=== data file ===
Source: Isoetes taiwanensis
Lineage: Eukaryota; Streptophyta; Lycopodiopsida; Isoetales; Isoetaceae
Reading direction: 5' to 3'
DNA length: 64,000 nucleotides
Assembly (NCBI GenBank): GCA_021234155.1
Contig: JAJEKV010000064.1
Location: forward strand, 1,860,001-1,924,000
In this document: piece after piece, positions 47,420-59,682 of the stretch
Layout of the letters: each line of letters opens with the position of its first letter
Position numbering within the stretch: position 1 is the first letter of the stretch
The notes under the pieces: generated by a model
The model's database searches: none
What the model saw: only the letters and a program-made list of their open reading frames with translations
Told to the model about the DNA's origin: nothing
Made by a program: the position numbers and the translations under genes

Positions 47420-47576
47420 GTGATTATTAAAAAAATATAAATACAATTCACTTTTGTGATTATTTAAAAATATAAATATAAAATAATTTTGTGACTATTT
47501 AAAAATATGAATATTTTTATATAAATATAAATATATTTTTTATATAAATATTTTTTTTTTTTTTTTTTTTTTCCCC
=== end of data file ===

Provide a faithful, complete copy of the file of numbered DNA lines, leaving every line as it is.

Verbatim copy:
Source: Isoetes taiwanensis
Lineage: Eukaryota; Streptophyta; Lycopodiopsida; Isoetales; Isoetaceae
Reading direction: 5' to 3'
DNA length: 64,000 nucleotides
Assembly (NCBI GenBank): GCA_021234155.1
Contig: JAJEKV010000064.1
Location: forward strand, 1,860,001-1,924,000
In this document: piece after piece, positions 47,420-59,682 of the stretch
Layout of the letters: each line of letters opens with the position of its first letter
Position numbering within the stretch: position 1 is the first letter of the stretch
The notes under the pieces: generated by a model
The model's database searches: none
What the model saw: only the letters and a program-made list of their open reading frames with translations
Told to the model about the DNA's origin: nothing
Made by a program: the position numbers and the translations under genes

Positions 47420-47576
47420 GTGATTATTAAAAAAATATAAATACAATTCACTTTTGTGATTATTTAAAAATATAAATATAAAATAATTTTGTGACTATTT
47501 AAAAATATGAATATTTTTATATAAATATAAATATATTTTTTATATAAATATTTTTTTTTTTTTTTTTTTTTTCCCC